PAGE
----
The semiannual S&P Indices Versus Active (SPIVA®) Scorecard1 measures the performance of actively managed funds against their corresponding benchmarks in various markets around the world. The latest Australian edition, the SPIVA Australia Mid-Year 2022 Scorecard, provides a number of interesting insights about the performance of active versus passive across active fund categories.
Although the long-term performance statistics remain grim reading for fund selectors, the first half of 2022 contained some bright spots for active managers: a slim majority of active Australian Equity General funds outperformed the S&P/ASX 200 in H1 2022. Ranging over time horizons and fund categories, we can see marked differences in the track records. Of active Australian international equity funds, 95% underperformed over the 15-year horizon, while domestic mid- and small-cap managers had greater success, with just over one-half of them underperforming the S&P/ASX Mid-Small over the same period. Large-cap domestic active managers landed in between, with 83% of active managers underperforming the S&P/ASX 200 in the past 15 years.
Digging deeper, underperforming funds tend to suffer withdrawals, which can lead to the affected funds’ eventual demise. Exhibit 2 shows survivorship rates of actively managed Australian funds across all categories over time. There is a strong downward-sloping trend, and in general, there was little divergence in the patterns of the decline of various fund categories; survivorship rates declined moving in near-lockstep across the board.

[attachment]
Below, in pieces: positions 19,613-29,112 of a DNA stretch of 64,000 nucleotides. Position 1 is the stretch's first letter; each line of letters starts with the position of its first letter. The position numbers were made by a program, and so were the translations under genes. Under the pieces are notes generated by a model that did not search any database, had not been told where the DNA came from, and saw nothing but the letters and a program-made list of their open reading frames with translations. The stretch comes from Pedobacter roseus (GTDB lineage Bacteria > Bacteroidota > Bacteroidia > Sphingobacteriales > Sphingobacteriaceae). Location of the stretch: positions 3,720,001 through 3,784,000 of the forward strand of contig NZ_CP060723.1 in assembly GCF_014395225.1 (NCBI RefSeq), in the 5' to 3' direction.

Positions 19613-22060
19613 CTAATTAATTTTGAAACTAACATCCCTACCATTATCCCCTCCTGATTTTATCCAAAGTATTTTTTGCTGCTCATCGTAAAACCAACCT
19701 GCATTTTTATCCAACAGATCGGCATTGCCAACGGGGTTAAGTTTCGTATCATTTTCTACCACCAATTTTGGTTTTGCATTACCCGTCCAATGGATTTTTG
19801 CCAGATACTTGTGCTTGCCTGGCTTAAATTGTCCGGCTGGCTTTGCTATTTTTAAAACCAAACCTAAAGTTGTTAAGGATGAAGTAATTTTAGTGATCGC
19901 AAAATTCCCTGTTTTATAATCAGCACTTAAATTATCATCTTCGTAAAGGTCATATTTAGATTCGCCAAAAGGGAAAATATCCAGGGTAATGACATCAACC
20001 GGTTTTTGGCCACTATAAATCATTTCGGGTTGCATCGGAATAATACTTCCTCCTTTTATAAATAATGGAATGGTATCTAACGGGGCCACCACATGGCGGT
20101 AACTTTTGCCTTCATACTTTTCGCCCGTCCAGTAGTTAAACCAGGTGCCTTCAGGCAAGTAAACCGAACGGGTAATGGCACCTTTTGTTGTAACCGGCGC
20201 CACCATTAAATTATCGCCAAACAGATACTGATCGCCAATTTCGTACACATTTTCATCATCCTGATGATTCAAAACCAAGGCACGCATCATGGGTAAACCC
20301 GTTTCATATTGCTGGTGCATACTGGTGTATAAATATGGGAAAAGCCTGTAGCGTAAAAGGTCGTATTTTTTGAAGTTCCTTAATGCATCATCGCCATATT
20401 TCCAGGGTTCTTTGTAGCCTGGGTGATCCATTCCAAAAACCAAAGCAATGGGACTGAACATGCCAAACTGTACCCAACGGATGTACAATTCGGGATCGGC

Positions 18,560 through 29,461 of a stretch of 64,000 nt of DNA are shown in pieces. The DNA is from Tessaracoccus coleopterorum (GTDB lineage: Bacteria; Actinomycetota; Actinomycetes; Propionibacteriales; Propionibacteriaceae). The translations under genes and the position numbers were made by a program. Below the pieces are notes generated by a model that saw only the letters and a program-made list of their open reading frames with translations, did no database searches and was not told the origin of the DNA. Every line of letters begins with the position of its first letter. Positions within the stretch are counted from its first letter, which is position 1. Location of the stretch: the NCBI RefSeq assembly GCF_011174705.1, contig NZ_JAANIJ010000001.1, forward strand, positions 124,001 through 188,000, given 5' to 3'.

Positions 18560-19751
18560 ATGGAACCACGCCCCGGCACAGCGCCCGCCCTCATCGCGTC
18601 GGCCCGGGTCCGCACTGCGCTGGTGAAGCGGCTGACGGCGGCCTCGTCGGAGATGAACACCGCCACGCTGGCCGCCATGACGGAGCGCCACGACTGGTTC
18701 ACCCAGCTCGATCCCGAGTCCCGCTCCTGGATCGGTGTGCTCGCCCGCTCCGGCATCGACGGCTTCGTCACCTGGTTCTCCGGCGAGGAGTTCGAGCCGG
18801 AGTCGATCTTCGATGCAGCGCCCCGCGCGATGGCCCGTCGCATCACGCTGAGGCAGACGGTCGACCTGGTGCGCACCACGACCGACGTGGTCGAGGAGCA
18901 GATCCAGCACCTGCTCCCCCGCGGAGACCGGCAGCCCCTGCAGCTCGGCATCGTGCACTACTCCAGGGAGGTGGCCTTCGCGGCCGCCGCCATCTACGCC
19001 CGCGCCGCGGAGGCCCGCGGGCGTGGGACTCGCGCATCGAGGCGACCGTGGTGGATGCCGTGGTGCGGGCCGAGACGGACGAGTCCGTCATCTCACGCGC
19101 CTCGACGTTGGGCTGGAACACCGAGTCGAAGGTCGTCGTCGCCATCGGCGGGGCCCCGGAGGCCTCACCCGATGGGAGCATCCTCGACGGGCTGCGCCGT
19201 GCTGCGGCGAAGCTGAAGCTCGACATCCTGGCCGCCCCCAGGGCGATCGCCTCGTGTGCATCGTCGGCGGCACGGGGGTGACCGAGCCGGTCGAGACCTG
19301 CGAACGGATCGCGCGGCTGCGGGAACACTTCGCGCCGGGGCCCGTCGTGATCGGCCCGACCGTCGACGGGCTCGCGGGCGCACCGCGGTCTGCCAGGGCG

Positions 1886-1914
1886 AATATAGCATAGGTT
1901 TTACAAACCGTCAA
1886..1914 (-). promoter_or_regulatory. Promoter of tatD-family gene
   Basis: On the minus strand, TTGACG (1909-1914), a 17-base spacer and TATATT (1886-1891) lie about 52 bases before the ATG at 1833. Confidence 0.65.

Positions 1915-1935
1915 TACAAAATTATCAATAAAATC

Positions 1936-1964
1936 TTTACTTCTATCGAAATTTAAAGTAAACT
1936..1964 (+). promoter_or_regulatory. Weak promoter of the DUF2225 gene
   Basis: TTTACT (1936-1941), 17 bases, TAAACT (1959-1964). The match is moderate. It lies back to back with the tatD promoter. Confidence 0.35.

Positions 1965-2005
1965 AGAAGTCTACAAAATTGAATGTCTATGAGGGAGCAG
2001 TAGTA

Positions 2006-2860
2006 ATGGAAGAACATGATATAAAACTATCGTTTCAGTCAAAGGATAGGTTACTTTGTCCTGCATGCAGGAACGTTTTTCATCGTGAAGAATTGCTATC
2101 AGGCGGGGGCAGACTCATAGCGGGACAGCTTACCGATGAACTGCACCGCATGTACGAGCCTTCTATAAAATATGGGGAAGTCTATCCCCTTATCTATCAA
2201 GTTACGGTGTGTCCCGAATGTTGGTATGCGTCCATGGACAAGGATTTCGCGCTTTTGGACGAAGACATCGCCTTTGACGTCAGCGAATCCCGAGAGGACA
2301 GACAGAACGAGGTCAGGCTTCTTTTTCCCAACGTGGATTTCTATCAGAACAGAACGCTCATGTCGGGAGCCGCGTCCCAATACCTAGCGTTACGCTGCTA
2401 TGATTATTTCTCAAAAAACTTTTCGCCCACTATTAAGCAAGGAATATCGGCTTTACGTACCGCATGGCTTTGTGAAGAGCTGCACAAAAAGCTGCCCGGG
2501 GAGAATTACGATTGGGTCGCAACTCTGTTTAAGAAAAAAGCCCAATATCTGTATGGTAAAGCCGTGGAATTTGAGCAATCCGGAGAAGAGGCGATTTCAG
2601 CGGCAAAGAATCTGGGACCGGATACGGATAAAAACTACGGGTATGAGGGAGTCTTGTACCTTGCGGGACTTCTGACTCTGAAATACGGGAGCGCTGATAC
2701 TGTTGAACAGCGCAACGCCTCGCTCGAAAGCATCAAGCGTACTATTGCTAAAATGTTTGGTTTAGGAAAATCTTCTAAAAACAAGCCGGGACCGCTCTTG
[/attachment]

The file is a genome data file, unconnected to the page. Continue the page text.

As Exhibit 3 shows, survivorship interacted with outperformance. In the Australian Equity Mid- and Small-Cap fund category, the majority of surviving funds outperformed the S&P/ASX Mid-Small, and even in the Australian large-cap segment, over one-third of surviving funds outperformed the S&P/ASX 200. However, the laws of natural selection did not seemingly apply to International Equity General funds, with almost 90% of surviving funds underperforming the S&P Developed Ex-Australia LargeMidCap.
Why might we see such differences between international and domestic equities? One reason may be that investors are more familiar with domestic than international performance standards; it may be easier for an Australian investor to judge the performance of domestic funds compared to international ones. This is not an issue limited to finance—they may also be better at judging surf than snow; they might also enthusiastically demolish a pizza that would bring a Neapolitan to tears.
While it can be challenging for a local investor to assess the performance of active managers, the semi-annual SPIVA Australia Scorecard brings transparent and objective assessments of international and domestic active fund performance, using industry-standard benchmarks that are recognized around the world. You can access the latest report here.
1See SPIVA Scorecards: An Overview. https://www.spglobal.com/spdji/en/education/article/spiva-scorecards-an-overviewThe posts on this blog are opinions, not advice. Please read our Disclaimers.